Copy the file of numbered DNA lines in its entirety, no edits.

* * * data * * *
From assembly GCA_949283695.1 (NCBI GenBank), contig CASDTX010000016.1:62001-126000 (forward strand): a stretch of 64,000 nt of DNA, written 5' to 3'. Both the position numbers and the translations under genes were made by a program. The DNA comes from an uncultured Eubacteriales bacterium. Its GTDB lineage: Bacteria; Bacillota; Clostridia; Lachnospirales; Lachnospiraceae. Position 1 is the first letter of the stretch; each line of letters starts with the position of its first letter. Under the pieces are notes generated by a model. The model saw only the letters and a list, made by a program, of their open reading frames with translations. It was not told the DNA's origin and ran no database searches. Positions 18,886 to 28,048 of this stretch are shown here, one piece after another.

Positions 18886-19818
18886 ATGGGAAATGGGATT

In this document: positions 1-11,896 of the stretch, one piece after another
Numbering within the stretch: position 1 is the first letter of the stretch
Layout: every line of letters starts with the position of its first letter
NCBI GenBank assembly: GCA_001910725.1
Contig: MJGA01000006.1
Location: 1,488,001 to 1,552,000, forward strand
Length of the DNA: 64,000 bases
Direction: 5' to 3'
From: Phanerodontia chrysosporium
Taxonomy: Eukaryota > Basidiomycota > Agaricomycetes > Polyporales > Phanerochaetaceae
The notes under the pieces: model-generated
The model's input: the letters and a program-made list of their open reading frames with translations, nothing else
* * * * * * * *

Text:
From assembly GCA_949283695.1 (NCBI GenBank), contig CASDTX010000016.1:62001-126000 (forward strand): a stretch of 64,000 nt of DNA, written 5' to 3'. Both the position numbers and the translations under genes were made by a program. The DNA comes from an uncultured Eubacteriales bacterium. Its GTDB lineage: Bacteria; Bacillota; Clostridia; Lachnospirales; Lachnospiraceae. Position 1 is the first letter of the stretch; each line of letters starts with the position of its first letter. Under the pieces are notes generated by a model. The model saw only the letters and a list, made by a program, of their open reading frames with translations. It was not told the DNA's origin and ran no database searches. Positions 18,886 to 28,048 of this stretch are shown here, one piece after another.

Positions 18886-19818
18886 ATGGGAAATGGGATT

In this document: positions 1-11,896 of the stretch, one piece after another
Numbering within the stretch: position 1 is the first letter of the stretch
Layout: every line of letters starts with the position of its first letter
NCBI GenBank assembly: GCA_001910725.1
Contig: MJGA01000006.1
Location: 1,488,001 to 1,552,000, forward strand
Length of the DNA: 64,000 bases
Direction: 5' to 3'
From: Phanerodontia chrysosporium
Taxonomy: Eukaryota > Basidiomycota > Agaricomycetes > Polyporales > Phanerochaetaceae
The notes under the pieces: model-generated
The model's input: the letters and a program-made list of their open reading frames with translations, nothing else